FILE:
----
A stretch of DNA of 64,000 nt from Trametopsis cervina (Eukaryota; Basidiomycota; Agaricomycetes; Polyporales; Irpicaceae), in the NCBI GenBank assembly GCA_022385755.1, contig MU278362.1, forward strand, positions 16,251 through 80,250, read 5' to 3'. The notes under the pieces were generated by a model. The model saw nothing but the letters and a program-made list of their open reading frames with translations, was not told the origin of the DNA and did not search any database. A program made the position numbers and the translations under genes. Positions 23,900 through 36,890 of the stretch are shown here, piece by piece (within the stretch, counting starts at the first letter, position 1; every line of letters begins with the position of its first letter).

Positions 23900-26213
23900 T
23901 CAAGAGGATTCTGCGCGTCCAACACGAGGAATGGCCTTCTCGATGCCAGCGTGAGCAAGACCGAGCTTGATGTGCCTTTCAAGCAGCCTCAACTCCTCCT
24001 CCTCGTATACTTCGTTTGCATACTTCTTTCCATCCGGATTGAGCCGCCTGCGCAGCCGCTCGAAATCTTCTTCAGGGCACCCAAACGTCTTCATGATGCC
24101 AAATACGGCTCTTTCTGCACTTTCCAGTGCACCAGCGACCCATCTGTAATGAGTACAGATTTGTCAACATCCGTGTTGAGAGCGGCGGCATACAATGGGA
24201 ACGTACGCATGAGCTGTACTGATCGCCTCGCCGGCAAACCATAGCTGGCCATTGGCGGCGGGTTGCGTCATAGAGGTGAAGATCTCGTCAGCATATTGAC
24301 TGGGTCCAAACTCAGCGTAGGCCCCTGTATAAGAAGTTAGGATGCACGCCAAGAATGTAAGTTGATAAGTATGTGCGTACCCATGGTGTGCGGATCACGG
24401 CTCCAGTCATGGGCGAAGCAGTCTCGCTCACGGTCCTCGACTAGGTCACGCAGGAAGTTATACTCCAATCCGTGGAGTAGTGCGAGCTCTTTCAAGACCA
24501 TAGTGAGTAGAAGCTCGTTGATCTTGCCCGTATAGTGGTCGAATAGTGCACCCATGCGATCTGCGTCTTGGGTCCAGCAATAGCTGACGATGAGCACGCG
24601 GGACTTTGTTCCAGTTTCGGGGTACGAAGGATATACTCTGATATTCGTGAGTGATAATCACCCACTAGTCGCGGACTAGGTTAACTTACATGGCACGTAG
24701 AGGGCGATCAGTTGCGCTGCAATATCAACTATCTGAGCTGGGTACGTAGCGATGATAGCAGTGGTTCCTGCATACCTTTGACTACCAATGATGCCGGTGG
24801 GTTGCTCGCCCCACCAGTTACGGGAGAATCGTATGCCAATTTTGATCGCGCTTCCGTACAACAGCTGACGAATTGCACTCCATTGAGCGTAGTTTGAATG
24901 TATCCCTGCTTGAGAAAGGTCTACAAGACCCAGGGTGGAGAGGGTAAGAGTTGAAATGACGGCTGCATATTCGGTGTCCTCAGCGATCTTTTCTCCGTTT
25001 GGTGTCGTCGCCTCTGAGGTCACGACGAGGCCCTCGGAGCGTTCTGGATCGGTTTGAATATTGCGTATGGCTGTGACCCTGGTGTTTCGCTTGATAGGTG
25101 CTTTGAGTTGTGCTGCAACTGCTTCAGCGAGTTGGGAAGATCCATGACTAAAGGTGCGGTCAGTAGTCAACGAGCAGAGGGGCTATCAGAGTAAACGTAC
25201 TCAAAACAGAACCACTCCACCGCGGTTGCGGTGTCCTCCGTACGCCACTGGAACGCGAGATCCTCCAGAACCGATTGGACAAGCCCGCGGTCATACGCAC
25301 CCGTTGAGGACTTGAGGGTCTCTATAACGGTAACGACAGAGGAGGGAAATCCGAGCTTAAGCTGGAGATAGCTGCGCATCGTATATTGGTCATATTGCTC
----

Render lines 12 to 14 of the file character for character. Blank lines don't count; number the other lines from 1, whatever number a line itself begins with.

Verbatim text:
24701 AGGGCGATCAGTTGCGCTGCAATATCAACTATCTGAGCTGGGTACGTAGCGATGATAGCAGTGGTTCCTGCATACCTTTGACTACCAATGATGCCGGTGG
24801 GTTGCTCGCCCCACCAGTTACGGGAGAATCGTATGCCAATTTTGATCGCGCTTCCGTACAACAGCTGACGAATTGCACTCCATTGAGCGTAGTTTGAATG
24901 TATCCCTGCTTGAGAAAGGTCTACAAGACCCAGGGTGGAGAGGGTAAGAGTTGAAATGACGGCTGCATATTCGGTGTCCTCAGCGATCTTTTCTCCGTTT